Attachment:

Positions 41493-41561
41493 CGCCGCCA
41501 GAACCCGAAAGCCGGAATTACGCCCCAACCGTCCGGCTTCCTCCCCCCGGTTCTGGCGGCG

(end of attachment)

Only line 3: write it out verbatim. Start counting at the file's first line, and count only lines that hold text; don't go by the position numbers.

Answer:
41501 GAACCCGAAAGCCGGAATTACGCCCCAACCGTCCGGCTTCCTCCCCCCGGTTCTGGCGGCG